By Karen Jacobsen and Jeff Crisp. Forced Migration Review. December 1998. (Vol. 3, pp. 27-31.)
The August 1998 edition of Forced Migration Review (FMR) has played a valuable role in refocusing the attention of researchers and practitioners on the issue of refugee camps.
During the 1970s and 1980s, camps were a common topic of research amongst those involved in the expanding field of refugee studies. In the first half of the 1990s, however, forced migration specialists increasingly turned their attention to issues arising in countries of origin: the situation of internally displaced people; the establishment of safe areas and other forms of in-country protection; the return and reintegration of displaced populations; and the prevention of future refugee movements.
While such topics are still high on the humanitarian, intellectual and political agenda, the past few years have witnessed a discernible revival of interest in the question of refugee camps. This trend can be ascribed in very large part to the crisis in the Great Lakes region of Africa. For as indicated by Richard Black’s article in the last edition of FMR, the settlements established for Rwandan refugees in Tanzania and Zaire between 1994 and 1996 were camps of the very worst kind: large, overcrowded, inaccessible, insecure and controlled by people who were responsible for genocide.(1) It would be wrong, however, to generalise too much from recent experience in the Great Lakes region. The concept of a refugee camp is used to describe human settlements which vary enormously in size, socio-economic structure and political character. To focus only on the worst-case scenario in order to construct a general case against the establishment of refugee camps is not a very helpful approach to the issue.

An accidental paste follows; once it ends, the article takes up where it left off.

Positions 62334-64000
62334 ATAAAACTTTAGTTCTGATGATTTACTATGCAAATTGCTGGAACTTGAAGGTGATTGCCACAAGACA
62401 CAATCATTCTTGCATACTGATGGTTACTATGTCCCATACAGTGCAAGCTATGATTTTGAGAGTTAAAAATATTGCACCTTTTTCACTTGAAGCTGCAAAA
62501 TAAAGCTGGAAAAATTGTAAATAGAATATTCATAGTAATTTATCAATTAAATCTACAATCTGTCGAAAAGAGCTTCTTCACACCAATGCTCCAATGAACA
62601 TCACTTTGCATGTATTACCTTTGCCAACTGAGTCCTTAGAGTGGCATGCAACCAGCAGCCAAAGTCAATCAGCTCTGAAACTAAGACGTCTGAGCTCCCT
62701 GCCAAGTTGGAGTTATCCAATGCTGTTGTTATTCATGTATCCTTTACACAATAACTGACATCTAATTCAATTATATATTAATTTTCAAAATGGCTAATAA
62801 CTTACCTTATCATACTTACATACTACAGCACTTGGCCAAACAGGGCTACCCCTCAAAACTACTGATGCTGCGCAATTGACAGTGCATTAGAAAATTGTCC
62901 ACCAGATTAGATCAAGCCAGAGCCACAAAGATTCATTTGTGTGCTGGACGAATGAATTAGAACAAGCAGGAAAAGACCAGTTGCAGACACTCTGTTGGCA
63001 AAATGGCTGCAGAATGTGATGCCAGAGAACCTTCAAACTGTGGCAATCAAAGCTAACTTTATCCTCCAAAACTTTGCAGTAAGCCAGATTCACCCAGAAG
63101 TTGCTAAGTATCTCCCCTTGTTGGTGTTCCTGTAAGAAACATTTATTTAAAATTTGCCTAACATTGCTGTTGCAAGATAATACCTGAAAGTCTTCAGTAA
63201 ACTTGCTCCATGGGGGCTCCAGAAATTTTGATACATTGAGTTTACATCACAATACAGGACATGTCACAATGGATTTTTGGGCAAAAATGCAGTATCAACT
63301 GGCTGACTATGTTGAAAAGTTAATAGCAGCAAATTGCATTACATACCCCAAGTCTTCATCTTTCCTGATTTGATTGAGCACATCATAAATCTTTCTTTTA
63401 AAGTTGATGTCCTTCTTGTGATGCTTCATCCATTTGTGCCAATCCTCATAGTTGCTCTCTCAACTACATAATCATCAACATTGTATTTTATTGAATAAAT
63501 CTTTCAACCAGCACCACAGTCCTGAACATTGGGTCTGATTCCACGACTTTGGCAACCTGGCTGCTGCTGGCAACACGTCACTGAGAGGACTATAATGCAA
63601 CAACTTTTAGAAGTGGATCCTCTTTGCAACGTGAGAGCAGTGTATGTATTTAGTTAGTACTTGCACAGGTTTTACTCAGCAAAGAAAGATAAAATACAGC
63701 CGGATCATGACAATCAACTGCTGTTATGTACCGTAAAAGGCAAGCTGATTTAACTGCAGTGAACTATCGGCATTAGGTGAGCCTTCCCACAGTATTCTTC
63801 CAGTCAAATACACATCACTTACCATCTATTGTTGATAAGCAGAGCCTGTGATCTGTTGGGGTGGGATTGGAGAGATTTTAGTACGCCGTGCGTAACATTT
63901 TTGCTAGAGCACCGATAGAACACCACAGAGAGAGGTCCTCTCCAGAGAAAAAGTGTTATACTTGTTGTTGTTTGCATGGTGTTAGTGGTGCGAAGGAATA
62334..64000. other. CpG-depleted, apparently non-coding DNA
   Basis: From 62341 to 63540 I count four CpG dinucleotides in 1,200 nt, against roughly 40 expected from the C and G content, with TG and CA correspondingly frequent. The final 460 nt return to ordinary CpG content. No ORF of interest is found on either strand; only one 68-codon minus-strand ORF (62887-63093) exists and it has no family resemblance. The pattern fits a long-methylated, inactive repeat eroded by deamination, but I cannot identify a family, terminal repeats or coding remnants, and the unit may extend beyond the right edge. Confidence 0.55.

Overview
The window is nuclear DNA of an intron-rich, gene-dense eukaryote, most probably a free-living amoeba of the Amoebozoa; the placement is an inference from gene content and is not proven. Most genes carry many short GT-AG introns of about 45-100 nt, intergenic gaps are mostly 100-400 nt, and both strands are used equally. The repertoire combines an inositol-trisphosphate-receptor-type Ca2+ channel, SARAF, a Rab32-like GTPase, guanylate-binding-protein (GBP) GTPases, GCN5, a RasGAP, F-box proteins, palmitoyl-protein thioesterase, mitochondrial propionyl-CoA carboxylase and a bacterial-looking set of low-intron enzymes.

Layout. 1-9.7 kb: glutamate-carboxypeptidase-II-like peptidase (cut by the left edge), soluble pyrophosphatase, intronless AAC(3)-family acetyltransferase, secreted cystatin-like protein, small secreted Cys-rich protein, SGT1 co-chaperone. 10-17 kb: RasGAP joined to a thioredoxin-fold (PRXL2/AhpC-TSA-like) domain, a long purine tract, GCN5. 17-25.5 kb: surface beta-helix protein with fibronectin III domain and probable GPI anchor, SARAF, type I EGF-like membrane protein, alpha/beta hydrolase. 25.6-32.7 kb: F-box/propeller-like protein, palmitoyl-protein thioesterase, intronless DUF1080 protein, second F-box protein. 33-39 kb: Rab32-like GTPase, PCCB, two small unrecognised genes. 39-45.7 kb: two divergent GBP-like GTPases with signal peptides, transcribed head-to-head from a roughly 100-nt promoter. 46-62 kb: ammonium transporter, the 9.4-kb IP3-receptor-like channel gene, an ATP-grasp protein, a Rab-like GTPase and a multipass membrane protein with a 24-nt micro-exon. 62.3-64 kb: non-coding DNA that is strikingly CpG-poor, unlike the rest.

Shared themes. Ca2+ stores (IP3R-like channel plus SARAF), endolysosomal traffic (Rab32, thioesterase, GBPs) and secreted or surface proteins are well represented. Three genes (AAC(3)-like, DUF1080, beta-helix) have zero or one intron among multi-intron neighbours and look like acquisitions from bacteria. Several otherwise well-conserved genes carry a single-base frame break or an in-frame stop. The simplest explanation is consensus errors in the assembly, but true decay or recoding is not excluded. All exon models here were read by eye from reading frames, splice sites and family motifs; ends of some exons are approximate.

As the article by Edith Bowles in the same edition of FMR demonstrates, refugee camps can assume a far more benign form than those found in the Great Lakes region.(2) Organised settlements such as those established on the Thailand-Burma border until 1995 – modest in size, village-like in atmosphere and enabling refugees to retain a substantial degree of autonomy and self-sufficiency – are clearly more acceptable than those established in Tanzania or Zaire. The real question, therefore, is not whether or not there should be camps, but how to ensure that camps meet the highest possible standards and provide refugees with optimal living conditions in situations where their establishment is unavoidable. And unavoidable they may be. For the argument advanced by some commentators – that camps are unnecessary and that viable alternatives to organised settlements can always be found – is simply not a sustainable one.